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ESS data is put to wide use in Denmark

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In early 2015, the 7th round of the survey data collection for the European Social Survey (ESS) on beliefs and values among European populations was completed. Since the start of ESS in 2001, SFI has been responsible for ensuring the quality of Danish survey data, which researchers - also in Denmark - put to wide use in comparative welfare analyses.

“ESS is one of the most important data sources for welfare analyses on key social indicators within the European populations, producing knowledge about values and beliefs,” explains Torben Fridberg, national coordinator of the Danish data collection and senior researcher at SFI.

SFI is responsible for conducting the Danish part of the European Social Survey, and data from the survey has been widely used by Danish researchers since ESS started in 2001. 

Combining survey data with register data

The Danish ESS data is stored in the Centre for Survey and Survey/Register Data (CSSR) in Denmark. CSSR is funded by the faculties of Social Sciences at the Universities of Copenhagen, Aalborg and Aarhus along with SFI, which hosts the center in Copenhagen.

“All Danish ESS data is stored in CSSR and therefore also linked to CSSR’s permanent battery of register data on respondents. This creates some unique opportunities for researchers,” explains Torben Fridberg. “For instance, one project, conducted at the University of Copenhagen, combined ESS data on attitudes towards immigration with Danish geo-data on the area of residence of the respondent and the number of immigrants living in this area.”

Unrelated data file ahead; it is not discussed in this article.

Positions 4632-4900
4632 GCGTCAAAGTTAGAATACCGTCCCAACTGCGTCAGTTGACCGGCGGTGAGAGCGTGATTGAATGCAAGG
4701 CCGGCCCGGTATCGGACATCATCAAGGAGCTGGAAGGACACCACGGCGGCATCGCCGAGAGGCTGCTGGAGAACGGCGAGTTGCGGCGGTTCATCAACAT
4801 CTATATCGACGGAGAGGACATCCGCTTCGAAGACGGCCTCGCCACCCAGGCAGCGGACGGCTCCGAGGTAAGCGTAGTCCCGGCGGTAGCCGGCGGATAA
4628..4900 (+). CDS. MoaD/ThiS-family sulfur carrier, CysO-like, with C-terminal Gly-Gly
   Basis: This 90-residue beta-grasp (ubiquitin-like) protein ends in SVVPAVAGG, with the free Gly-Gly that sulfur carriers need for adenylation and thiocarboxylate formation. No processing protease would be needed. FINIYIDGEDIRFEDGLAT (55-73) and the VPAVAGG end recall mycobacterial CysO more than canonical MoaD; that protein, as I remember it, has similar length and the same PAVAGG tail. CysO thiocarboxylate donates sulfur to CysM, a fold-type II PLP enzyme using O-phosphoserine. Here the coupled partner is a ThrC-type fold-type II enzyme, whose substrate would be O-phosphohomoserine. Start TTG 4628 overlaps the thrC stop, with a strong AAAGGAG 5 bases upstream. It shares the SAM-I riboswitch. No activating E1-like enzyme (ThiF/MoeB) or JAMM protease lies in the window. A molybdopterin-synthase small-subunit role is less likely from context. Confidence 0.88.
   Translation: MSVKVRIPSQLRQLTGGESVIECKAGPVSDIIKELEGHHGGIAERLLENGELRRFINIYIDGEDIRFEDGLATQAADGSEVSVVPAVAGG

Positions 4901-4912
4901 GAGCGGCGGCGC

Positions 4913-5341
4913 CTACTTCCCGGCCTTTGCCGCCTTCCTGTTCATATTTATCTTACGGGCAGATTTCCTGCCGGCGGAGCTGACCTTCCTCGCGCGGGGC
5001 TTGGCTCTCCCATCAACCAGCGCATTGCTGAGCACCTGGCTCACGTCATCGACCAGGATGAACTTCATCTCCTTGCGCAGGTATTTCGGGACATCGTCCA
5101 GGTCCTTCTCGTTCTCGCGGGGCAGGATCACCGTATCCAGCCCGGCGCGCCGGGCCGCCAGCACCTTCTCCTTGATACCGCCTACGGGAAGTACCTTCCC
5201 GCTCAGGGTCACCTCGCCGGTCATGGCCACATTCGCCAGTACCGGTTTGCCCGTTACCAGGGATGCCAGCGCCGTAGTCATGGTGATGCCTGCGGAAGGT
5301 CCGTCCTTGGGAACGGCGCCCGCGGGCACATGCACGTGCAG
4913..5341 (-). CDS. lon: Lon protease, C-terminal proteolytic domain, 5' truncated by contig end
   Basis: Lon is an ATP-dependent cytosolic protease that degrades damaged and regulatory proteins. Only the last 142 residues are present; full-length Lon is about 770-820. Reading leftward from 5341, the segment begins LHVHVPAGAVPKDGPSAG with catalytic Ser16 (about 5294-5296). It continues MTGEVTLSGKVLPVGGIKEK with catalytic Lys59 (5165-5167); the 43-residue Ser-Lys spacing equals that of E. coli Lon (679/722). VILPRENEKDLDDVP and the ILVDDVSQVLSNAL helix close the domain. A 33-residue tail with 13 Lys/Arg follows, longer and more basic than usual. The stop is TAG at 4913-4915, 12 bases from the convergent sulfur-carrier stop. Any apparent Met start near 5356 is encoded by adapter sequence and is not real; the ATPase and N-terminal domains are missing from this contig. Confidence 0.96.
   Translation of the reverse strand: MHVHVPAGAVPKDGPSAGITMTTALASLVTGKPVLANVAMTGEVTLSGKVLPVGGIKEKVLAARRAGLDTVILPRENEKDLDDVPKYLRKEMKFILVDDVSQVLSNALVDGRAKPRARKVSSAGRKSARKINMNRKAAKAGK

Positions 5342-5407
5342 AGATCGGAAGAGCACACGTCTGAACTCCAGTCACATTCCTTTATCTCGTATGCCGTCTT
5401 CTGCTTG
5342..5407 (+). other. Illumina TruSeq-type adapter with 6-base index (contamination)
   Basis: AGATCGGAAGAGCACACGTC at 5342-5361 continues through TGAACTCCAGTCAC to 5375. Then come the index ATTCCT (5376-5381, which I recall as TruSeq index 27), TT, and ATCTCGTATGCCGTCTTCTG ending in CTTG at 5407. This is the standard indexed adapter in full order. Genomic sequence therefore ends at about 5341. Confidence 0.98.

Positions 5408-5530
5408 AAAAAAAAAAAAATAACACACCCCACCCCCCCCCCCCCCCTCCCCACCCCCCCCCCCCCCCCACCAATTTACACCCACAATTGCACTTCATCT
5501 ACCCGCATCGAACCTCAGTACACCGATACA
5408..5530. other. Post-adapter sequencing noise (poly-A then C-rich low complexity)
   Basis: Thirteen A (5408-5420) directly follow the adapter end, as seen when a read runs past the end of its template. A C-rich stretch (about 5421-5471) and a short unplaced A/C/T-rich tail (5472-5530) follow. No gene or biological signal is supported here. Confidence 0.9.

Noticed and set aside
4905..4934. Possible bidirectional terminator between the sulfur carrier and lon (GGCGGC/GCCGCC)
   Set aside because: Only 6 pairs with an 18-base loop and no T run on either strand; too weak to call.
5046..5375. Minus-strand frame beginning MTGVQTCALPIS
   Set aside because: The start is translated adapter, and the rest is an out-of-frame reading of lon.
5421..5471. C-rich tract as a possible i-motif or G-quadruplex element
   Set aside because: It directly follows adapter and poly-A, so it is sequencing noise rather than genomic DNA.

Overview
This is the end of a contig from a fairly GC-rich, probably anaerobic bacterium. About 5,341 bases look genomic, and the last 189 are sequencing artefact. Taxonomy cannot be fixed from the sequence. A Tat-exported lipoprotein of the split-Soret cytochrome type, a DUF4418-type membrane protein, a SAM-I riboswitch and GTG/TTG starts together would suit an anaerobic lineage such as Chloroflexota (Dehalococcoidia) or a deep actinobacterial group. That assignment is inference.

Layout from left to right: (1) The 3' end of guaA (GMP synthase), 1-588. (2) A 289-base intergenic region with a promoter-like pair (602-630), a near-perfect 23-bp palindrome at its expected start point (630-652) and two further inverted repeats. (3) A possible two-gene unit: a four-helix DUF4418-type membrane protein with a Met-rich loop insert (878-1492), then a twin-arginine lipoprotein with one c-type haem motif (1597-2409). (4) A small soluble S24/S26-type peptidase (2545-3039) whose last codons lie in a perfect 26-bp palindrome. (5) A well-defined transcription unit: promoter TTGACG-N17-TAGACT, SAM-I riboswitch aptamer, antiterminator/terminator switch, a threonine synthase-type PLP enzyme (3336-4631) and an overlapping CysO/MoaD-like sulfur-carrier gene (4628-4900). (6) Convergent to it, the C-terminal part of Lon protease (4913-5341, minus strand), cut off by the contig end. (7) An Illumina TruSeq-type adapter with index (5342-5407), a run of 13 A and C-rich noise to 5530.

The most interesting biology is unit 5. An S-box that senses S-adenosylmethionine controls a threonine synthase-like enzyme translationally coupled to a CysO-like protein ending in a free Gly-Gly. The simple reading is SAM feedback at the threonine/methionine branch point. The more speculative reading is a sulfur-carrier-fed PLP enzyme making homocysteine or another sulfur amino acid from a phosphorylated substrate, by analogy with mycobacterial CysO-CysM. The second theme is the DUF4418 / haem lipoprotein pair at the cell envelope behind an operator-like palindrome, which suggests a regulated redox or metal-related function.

The ESS survey is open to all researchers, Danish as well as international, through the CSSR Open Database. In order to work with a combination of survey and register data, researchers need to be affiliated with, or conduct a joint project with, one of the CSSR member institutions.

ESS data used in a Nordic and Danish context

Torben Fridberg himself has also participated in projects using the ESS data.

In the 2008 round of ESS, one of the themes was ‘Attitudes towards Social Benefits and the Welfare State’, and together with the other Nordic national ESS-coordinators, Torben Fridberg has used this data to carry out comparative welfare analyses on attitudes towards the welfare state.

”This module was especially interesting for a country like Denmark, because we have a strong welfare state. One of the publications to come out of this theme was the book ’The Future of the Welfare State’ from 2012, which looks at attitudes toward the welfare state in the different Nordic populations,” explains Torben Fridberg. He is looking forward to receiving new data on this theme, when the module is repeated in the coming round of ESS.

European data file in late 2015

The Danish ESS data just collected for round 7 is now to be translated and transferred into standardized international codes. In this round, the two extra modules are ‘Personal and Social Welfare’ and ‘Attitudes towards immigration and immigrants’, which is partly a repetition of a module from the first round in 2002.

“When the joint European data file is released at the end of September 2015, we expect a lot of attention from researchers all over the world, especially in relation to the module on attitudes towards immigration,” Torben Fridberg says.

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